Some residents of Ahwatukee Foothills' Equestrian Estates say they are unimpressed with the examples of other area traffic circles proffered by Phoenix transportation officials as models for the one proposed in their neighborhood.

About 30 people turned out for a public meeting Wednesday night at Kyrene de las Lomas Elementary School to discuss plans for a permanent roundabout at Equestrian Trail and Appaloosa Drive.

"They're a little plain," area resident Doreen Myles said of the photos of several existing traffic circles scattered throughout the Valley, which city officials held out as examples. "Hopefully the design will be something that's aesthetically pleasing."

The project could cost up to $350,000, with the money coming from a transportation bond approved by a citywide vote in 2006, said Kerry Wilcoxon, Street Transportation Department spokesman.

Resident Diane McGowan said that with the amount of money available, the city could create something with a sense of place.

"This is the perfect time to rebrand the neighborhood, to create an identity, an entrance to our community," McGowan said. "For $350,000, I could build a house, for God's sake."

The permanent circle would replace a temporary traffic circle that has been in place for about a year, after neighbors petitioned the city to install it because of problems with speeders.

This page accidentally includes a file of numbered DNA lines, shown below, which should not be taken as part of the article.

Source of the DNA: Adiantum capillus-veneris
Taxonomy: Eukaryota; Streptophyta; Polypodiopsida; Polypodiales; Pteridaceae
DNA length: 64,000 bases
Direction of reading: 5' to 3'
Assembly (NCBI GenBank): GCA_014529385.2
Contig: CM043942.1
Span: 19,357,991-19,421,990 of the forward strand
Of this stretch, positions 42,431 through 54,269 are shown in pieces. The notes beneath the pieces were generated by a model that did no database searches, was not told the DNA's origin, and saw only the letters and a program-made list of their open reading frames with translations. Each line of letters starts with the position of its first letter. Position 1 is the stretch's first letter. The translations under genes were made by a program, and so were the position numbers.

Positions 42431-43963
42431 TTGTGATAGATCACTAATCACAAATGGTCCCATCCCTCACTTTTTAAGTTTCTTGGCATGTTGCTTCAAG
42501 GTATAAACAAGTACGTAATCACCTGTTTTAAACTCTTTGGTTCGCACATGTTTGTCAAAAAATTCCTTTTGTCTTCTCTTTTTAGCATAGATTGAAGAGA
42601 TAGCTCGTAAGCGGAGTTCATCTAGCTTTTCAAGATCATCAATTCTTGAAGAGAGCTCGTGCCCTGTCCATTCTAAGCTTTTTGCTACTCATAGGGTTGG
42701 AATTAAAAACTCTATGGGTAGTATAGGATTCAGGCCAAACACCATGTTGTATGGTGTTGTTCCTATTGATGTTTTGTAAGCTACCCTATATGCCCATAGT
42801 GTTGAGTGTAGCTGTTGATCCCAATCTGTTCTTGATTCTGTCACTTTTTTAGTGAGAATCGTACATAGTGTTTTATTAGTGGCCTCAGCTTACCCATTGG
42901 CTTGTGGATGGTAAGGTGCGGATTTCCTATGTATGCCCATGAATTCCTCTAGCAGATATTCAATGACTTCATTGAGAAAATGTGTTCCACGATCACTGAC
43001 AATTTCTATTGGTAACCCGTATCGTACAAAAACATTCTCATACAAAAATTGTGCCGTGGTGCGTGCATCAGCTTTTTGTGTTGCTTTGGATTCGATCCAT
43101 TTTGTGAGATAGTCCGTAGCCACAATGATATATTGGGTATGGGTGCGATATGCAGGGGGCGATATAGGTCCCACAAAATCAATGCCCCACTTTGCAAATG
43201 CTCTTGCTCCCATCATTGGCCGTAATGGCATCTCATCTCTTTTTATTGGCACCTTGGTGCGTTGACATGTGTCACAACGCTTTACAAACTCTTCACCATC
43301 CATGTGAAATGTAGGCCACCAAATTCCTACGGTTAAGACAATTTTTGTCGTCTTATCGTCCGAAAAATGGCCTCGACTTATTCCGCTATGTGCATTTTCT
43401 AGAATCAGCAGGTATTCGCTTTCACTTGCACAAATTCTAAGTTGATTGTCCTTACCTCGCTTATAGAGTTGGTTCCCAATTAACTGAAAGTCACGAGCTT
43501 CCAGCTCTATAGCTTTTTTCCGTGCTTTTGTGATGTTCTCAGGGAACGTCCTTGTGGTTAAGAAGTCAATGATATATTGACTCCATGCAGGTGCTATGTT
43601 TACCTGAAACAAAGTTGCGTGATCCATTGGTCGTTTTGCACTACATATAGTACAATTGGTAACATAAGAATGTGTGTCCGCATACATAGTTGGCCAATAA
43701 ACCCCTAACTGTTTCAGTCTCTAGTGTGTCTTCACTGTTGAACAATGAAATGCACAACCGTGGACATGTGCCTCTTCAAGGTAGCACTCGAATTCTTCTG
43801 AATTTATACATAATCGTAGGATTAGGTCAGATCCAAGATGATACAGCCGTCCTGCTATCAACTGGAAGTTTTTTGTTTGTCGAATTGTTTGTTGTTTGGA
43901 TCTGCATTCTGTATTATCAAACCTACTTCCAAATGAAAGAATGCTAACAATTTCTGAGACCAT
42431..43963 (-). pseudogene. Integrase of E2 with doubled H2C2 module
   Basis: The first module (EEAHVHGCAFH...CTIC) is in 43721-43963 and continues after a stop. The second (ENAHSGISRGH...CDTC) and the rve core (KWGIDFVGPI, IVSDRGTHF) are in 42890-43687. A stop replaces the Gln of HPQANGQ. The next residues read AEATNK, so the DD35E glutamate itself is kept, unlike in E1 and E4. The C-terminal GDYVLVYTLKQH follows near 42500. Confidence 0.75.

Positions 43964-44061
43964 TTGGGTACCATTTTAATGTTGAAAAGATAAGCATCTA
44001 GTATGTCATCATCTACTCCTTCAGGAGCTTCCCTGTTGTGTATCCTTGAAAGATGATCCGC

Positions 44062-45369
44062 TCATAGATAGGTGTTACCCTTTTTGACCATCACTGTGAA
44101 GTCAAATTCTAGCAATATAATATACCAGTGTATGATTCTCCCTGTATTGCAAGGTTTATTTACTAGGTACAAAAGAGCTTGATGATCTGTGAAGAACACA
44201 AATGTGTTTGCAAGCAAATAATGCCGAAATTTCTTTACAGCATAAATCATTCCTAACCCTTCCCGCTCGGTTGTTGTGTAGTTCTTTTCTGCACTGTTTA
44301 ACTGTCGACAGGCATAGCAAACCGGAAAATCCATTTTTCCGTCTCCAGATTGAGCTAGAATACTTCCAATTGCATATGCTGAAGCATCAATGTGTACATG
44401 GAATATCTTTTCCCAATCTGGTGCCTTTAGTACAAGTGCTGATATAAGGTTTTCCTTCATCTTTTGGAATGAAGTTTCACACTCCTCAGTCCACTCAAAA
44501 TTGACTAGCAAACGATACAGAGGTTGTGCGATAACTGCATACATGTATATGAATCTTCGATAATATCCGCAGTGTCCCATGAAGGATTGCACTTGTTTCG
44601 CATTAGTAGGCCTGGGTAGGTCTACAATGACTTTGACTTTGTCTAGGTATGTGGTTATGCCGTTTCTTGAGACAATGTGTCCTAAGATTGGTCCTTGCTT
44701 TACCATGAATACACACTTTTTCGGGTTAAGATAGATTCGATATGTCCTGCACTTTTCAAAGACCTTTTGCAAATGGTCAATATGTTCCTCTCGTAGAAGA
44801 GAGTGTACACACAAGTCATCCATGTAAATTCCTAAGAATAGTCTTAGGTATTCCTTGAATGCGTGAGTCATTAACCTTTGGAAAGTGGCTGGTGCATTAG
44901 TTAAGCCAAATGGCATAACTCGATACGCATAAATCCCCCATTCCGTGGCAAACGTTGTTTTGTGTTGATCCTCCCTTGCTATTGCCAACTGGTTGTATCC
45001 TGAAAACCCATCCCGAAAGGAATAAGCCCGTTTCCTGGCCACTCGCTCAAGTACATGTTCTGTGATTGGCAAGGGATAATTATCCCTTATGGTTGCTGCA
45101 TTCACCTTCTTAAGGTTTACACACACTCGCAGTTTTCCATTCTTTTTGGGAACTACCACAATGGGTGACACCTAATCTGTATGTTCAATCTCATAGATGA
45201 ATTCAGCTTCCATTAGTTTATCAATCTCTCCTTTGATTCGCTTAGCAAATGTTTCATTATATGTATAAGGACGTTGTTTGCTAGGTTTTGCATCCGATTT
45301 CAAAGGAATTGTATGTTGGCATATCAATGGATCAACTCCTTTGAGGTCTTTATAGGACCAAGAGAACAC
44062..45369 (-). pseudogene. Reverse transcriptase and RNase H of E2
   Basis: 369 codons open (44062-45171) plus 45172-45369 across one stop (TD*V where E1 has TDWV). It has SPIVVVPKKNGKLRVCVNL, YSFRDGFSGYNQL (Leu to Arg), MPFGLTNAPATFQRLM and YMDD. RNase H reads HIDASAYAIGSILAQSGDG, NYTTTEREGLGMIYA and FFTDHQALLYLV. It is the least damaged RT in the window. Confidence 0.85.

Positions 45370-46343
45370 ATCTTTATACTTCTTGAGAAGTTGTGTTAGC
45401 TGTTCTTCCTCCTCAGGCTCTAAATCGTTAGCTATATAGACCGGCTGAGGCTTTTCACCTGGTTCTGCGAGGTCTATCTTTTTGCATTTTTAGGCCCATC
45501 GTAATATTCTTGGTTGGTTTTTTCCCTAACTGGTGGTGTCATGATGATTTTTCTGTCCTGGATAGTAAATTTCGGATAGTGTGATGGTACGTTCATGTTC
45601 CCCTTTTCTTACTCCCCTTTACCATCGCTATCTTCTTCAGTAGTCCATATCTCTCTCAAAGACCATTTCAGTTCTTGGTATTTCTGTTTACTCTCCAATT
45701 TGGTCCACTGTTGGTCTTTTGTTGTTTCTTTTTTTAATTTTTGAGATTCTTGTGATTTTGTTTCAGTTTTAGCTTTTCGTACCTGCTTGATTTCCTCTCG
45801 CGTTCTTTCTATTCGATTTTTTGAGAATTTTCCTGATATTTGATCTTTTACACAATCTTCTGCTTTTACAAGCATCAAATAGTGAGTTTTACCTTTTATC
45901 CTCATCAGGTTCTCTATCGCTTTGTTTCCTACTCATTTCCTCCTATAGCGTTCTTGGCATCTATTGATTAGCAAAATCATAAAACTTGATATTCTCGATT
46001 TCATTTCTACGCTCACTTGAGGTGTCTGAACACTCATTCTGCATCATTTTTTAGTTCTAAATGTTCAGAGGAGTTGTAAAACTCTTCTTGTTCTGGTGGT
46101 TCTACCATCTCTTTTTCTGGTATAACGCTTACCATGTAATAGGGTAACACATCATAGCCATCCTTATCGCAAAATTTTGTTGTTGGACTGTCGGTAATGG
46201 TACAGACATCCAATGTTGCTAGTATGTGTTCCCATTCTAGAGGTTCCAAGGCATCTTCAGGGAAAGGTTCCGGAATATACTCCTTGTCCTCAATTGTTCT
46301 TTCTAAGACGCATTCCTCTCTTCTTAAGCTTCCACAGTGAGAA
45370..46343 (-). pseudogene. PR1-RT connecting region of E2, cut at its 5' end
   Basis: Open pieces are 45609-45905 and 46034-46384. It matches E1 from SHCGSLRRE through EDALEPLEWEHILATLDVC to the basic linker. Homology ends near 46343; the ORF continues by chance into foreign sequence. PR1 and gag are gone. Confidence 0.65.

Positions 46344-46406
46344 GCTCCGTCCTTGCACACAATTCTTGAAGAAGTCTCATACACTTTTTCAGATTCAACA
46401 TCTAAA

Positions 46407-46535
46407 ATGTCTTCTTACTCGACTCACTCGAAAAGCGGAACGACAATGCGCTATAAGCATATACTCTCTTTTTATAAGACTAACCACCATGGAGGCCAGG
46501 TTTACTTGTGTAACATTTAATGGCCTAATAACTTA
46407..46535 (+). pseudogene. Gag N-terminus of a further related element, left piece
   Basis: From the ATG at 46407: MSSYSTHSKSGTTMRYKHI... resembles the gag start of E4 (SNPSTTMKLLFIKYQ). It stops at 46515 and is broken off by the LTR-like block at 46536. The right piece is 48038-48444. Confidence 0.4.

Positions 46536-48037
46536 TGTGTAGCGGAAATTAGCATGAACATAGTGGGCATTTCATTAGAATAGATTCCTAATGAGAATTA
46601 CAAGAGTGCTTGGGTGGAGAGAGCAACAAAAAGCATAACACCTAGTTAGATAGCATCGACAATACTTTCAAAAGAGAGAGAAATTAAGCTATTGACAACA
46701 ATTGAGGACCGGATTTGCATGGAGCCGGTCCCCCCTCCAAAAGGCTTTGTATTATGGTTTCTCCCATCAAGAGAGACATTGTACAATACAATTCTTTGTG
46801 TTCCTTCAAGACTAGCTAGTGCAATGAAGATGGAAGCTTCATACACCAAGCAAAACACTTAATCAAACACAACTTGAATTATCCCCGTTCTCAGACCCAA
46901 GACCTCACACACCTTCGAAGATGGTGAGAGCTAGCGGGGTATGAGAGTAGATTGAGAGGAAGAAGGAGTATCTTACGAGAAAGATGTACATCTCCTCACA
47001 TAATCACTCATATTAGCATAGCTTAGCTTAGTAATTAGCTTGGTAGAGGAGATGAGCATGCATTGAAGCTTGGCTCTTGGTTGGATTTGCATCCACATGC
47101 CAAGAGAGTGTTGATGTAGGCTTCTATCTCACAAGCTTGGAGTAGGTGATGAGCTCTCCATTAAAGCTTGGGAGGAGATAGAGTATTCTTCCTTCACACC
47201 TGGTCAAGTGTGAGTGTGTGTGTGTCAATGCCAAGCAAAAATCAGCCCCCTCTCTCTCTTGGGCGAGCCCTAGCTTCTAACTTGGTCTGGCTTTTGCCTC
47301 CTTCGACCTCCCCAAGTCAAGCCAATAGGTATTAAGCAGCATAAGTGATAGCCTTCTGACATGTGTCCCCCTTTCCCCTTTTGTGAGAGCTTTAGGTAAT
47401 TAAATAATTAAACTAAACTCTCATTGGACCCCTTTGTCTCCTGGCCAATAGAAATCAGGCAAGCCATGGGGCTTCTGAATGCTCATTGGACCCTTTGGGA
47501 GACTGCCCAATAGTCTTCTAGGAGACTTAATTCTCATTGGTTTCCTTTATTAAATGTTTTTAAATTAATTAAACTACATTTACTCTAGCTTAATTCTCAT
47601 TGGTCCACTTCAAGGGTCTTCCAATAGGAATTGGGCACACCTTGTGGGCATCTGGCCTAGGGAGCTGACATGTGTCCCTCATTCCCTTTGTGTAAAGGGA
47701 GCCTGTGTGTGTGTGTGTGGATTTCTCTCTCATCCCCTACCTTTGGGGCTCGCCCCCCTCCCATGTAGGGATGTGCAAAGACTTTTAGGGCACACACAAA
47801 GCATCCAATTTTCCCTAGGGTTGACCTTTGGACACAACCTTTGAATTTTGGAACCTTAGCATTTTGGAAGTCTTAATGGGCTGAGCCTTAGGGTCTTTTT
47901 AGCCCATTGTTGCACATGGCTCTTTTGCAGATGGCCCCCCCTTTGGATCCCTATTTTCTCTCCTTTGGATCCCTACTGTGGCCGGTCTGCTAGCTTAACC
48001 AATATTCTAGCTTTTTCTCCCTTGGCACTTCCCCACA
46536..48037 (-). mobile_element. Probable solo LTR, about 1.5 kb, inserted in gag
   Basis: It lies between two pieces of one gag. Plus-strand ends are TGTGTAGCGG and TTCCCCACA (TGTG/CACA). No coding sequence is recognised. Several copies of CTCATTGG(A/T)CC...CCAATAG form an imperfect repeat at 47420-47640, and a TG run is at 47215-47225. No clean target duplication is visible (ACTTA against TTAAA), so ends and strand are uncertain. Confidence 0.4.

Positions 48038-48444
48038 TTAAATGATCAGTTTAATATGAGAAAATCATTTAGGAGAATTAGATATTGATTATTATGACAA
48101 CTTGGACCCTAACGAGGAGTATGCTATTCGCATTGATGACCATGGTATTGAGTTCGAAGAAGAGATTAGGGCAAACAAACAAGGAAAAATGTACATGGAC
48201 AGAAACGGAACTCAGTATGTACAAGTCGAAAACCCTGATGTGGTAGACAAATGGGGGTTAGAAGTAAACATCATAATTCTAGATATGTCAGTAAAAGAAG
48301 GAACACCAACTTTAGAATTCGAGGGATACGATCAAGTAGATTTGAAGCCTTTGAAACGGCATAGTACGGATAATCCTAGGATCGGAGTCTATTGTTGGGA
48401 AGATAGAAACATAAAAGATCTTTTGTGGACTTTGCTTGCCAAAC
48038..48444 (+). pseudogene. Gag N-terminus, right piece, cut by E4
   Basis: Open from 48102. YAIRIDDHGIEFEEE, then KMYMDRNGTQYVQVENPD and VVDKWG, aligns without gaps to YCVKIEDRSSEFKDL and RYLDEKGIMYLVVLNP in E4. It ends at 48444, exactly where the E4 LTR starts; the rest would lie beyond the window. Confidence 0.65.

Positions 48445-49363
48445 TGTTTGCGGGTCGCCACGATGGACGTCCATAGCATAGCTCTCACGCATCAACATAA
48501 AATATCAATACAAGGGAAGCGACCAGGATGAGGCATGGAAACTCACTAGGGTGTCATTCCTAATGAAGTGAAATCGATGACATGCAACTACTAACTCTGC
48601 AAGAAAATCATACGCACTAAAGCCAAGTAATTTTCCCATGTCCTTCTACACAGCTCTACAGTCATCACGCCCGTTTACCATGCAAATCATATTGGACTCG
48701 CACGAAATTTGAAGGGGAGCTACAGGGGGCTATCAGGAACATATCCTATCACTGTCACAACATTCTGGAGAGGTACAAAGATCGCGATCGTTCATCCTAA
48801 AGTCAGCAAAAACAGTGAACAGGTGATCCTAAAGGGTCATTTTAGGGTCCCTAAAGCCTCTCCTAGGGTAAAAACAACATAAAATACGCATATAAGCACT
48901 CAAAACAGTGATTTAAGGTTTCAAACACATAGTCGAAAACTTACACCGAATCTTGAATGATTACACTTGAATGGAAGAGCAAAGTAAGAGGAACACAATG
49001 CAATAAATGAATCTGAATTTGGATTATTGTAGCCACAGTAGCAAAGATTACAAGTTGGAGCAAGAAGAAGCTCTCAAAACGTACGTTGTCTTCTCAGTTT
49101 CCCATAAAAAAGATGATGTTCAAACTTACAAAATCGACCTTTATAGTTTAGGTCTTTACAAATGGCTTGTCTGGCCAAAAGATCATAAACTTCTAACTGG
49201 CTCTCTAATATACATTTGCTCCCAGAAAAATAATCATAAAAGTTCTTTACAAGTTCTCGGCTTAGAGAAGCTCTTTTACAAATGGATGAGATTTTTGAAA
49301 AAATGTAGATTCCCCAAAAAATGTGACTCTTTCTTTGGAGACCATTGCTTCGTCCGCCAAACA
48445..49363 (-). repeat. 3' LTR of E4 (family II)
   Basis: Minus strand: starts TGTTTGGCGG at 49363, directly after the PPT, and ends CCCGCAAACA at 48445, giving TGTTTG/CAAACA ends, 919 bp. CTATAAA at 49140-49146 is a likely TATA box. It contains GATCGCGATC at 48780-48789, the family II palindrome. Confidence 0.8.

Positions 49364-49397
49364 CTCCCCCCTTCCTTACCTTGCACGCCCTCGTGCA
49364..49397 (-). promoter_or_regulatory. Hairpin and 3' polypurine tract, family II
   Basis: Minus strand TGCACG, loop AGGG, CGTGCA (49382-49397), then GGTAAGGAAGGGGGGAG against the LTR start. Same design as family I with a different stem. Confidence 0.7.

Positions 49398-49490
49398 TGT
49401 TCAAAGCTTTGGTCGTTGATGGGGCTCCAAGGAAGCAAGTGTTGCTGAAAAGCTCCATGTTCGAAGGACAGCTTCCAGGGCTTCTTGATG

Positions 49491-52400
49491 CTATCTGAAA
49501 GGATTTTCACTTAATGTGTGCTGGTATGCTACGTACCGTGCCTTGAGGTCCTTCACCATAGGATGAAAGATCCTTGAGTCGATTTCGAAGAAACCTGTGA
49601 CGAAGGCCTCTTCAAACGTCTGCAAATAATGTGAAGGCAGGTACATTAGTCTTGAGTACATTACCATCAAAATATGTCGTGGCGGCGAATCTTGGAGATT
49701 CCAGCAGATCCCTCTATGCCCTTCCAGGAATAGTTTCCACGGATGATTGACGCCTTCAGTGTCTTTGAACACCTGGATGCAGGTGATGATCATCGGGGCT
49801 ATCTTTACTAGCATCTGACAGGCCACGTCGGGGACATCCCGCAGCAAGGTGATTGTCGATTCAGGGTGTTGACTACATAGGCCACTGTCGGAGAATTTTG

Gerry Kramer, who lives about a block from the intersection, said speeding had been an ongoing problem before the temporary roundabout went in.

"I'm on my third mailbox," he said.

Wilcoxon said that since the temporary roundabout was installed in July 2009, speeding has dropped significantly, from 21.7 percent of vehicles observed by city staff to only 1.7 percent.

The proposal has been somewhat controversial. Last month, a five-member city transportation appeals board - consisting of representatives from several city departments, including Neighborhood Services, planning and the fire department - voted unanimously to reject an appeal filed by several neighbors against making the roundabout permanent.

"This project has probably taken up more of my time than probably any other traffic circle I've worked on," Wilcoxon said. "A lot of people had fears; a lot of people had strong opinions."

The designs for the permanent circle likely will be complete by February, with construction starting in the spring or summer of 2011, he said. Despite having $350,000 to work with, the last two roundabouts he has worked on each ended up costing about $200,000, he said.

"I'm trying to get this built as quickly as possible," Wilcoxon said.

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